The Agriculture Improvement Act of 2018 (the “2018 Farm Bill”), signed into law on December 20, 2018, altered the federal government’s treatment of hemp in a number of ways. The 2018 Farm Bill expanded the definition of “hemp” to include, explicitly, derivatives, extracts and cannabinoids, and removed hemp from the definition of federally unlawful marijuana under the Controlled Substances Act (CSA). See 2018 Farm Bill, Pub. L. No. 115-334 §§ 10113, 12619, 132 Stat. 4490. Notably, the 2018 Farm Bill also explicitly permitted the interstate transportation of hemp: “No State or Indian Tribe shall prohibit the transportation or shipment of hemp or hemp products produced in accordance with subtitle G of the Agricultural Marketing Act of 1946 (as added by section 10113).” Id. at § 10114.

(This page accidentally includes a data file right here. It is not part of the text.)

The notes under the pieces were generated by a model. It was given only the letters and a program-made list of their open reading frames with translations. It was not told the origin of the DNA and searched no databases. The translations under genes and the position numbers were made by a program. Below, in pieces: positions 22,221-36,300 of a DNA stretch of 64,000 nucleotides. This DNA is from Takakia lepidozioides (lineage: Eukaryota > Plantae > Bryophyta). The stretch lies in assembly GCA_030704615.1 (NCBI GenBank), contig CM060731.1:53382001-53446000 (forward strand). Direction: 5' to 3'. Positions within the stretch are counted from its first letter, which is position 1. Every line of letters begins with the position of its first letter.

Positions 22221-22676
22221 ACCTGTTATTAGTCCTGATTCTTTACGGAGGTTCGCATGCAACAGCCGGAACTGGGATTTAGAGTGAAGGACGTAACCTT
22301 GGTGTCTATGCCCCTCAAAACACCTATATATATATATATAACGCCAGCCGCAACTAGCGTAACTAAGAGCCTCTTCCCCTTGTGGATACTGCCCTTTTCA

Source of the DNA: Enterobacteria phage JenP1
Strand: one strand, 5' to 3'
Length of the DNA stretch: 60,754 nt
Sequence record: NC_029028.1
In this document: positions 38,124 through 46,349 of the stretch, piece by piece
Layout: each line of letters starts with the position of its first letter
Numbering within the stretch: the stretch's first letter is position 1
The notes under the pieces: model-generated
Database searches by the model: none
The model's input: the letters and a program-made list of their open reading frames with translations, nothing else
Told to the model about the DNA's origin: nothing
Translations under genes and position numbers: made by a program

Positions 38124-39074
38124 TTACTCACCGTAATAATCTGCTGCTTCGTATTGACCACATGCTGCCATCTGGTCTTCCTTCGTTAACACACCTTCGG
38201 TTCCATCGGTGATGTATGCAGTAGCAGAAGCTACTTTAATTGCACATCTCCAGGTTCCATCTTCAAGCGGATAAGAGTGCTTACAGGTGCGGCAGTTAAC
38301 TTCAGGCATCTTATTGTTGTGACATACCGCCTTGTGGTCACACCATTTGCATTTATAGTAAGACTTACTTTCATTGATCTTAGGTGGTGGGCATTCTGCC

Subtitle G, for its part, provides that “[n]othing in this section prohibits the production of hemp in a State or the territory of an Indian tribe—(1) for which a State or Tribal plan is not approved under this section, if the production of hemp is in accordance with section 297C or other Federal laws (including regulations).” Id. at § 10113 (emphasis added). This final clause, “or other Federal laws,” is significant because the Agriculture Act of 2014 (the “2014 Farm Bill”) is also a “federal law,” and to date approximately 40 states have instituted industrial hemp programs pursuant to the 2014 Farm Bill. Under the language of the 2018 Farm Bill, then, states may not interfere with the interstate transportation of hemp produced in accordance with either the 2014 Farm Bill or—once regulations are implemented and state hemp programs are approved—the 2018 Farm Bill.
Notwithstanding the language of the 2018 Farm Bill, the absence of federal regulations implementing the new law and sanctioning state hemp programs revised pursuant to the 2018 Farm Bill has caused significant confusion regarding the true impact of the act.